put an end to my already futile efforts.
The Franciscan was the great purveyor
of plastic rosaries, and he was democratic
about it. He passed them out—black ones and white ones and, if you
were lucky, the mellow-yellow luminescent ones—to any inmate, Catholic
or not, who asked him. Everyone was wearing them, from the stooped,
white-haired old-timers (“pops” everyone called them, hobbling down
the halls) to the snarly, baby-faced teenagers who swaggered into my
classroom every day.
It was no surprise that Department of Corrections wasn’t happy about
those rosaries. Safety and security, they complained, gang affiliation, they
cited, and slapped on all kinds of restrictions. You couldn’t wear them
outside your regulation orange top. You weren’t allowed to wear more
than one pair at a time. Only certain colors were permitted on certain
days. But no matter what they did, DOC never managed to completely
ban them, and so, those cheap plastic beads became almost as valuable as
the pen’s other contraband of drugs, cigarettes, jailhouse hooch, and porn.
“Shit, man, this is America!” the jailhouse lawyers never tired of arguing.
“Everybody knows about religious freedom,” the last word spit out
with well-worn contempt. Those guys knew their stuff and they knew
they had Corrections by the balls.
And so, Father Gabe passed out those rosaries as though their roughhued
beads and cheap string were a direct line to the Divine.
From where I was sitting, I could barely make out the priest’s brownrobed
figure at the center of that orange hive of guys swarming around
him, pushing, reaching over each other, trying to get at the priest, their
faces twisted with greed.
Father Gabe didn’t seem to notice any of this. His balding head kept
disappearing as he bent over to reach into his deep pockets and pulled
out rosary after rosary, passing beads out like handfuls of rice to the hungry
Seeing those starved faces, I remembered another scene, a street scene,
that Derrick, one of my brighter students, had described to me.
“You never seen nothing until you seen a crack dealer pull into the
projects,” Derrick said, shaking his head like an old-timer who had seen
it all. Which he had. At 19, he had spent years working the streets, and
years in jail paying for that hustle.
“Some big-time dude comes strolling up, his man watching his back
in a car a little ways down the block, and, BOOM, out of nowhere, all
these crackheads come flying off park benches and outta the buildings.
Night of the Living Dead type shit.
“Funny thing is? Most times they can hardly stand up. But when they
see him, they’re after him as soon as he pulls up. They don’t give a shit
who’s watching the corner—cops, Feds—they just wanna score.”
“No, No. Sorry, men, sorry,” Father Gabe shouted out over their heads,
“but I’m all out and I won’t have any more of the ones that glow in the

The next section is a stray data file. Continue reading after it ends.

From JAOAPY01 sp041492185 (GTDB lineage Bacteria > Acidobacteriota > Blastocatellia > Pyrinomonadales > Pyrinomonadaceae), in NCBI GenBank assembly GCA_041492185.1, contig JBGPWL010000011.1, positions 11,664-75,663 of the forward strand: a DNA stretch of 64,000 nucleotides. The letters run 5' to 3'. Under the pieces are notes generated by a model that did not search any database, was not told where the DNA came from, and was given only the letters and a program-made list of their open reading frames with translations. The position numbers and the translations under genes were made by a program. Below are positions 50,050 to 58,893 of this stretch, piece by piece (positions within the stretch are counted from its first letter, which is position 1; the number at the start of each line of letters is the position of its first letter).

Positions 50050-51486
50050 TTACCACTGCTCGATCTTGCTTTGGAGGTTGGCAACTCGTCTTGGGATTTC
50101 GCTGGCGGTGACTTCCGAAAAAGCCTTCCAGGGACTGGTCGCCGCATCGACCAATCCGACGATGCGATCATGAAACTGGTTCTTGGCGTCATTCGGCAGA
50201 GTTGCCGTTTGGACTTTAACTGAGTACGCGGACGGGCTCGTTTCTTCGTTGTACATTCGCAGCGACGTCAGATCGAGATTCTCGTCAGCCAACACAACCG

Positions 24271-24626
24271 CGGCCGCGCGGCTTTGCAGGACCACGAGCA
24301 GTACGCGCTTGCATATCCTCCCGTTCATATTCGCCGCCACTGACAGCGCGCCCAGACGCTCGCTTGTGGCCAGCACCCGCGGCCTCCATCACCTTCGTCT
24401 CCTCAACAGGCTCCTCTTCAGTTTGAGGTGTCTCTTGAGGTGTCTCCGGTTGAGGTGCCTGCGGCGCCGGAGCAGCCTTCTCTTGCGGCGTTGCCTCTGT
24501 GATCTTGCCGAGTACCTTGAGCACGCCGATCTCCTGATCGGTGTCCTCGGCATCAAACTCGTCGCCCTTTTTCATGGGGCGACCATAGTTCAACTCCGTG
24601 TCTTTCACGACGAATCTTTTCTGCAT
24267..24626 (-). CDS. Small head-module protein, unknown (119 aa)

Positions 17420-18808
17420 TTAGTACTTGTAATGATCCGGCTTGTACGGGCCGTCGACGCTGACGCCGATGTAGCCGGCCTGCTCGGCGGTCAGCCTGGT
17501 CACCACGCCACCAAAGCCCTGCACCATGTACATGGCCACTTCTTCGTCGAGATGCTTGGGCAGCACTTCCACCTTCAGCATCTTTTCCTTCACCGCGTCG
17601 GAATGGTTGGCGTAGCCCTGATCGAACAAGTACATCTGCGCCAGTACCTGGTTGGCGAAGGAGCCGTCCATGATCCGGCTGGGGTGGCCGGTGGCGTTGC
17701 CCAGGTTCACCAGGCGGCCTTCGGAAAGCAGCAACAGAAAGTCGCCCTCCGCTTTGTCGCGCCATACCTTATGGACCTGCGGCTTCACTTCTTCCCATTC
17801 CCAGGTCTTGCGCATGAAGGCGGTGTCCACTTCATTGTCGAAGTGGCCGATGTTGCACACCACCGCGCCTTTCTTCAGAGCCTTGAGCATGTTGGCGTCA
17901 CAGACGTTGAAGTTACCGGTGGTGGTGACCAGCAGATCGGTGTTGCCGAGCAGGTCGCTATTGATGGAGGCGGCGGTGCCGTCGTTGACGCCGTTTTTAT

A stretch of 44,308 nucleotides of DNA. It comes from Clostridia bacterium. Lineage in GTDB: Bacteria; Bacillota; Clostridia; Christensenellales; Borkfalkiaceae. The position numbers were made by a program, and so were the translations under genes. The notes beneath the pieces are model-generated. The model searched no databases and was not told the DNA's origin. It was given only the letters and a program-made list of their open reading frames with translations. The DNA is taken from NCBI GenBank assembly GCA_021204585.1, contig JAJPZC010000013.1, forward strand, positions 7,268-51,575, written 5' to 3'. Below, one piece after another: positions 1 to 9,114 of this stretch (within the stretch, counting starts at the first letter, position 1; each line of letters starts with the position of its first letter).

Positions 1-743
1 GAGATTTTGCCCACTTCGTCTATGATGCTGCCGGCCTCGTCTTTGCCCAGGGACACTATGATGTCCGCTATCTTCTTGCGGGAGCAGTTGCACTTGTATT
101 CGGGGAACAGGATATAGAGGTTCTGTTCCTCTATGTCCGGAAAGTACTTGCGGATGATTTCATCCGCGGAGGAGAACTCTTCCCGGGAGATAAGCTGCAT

dark for a while.”
He shrugged his apologies, then raised his hand in a final blessing.
But as soon as they heard that the priest’s pockets were empty, they
turned away, even before his arm was back at his side. They didn’t want
his blessing. They wanted those goddamn beads.
Then Father Gabe slipped out, and Jamal and Eric stood staring at the closed door like puzzled toddlers wondering where everybody had gone.
When they finally made their way back to me, they threw themselves
down into the plastic chairs.
It was always hard to get Eric and Jamal to settle down and
concentrate, no matter where they were. But on the block was worst of
all, with its constant chaos of shouts and curses, of blaring TVs—one in
English and one in Spanish—the squawking PA system, and the thunderous
flush of the open toilets. Sometimes even I had a hard time focusing
through all that noise. So, after the disruption of Father Gabe’s visit,
I knew that the rest of our hour was shot.
“Ah, man, that shit ain’t fair. Wilfredo’s already got at least two pairs
that glow in the dark,” Eric grumbled. “Now he’s got fuckin’ three.”
Eric was a scrawny 15-year-old whose beaked Adam’s apple, sharpboned
wrists and high cheekbones made him look younger than he was.
His wooly hair was knotted, his dark brown skin was dry and gray, and
the boy never washed—anything.
Which was something that Ramos, the classroom officer, tried
to remedy. Ramos was one of the few COs I liked working with. He told
me once that he had stolen cars when he was young but that he’d been
lucky and had never gotten caught. But that luck didn’t make him smug,
the way some COs were who had had their own close calls with the law,
brandishing their jail keys, their heft and clatter letting everybody know
who had the power. But not Ramos. He was grateful for that second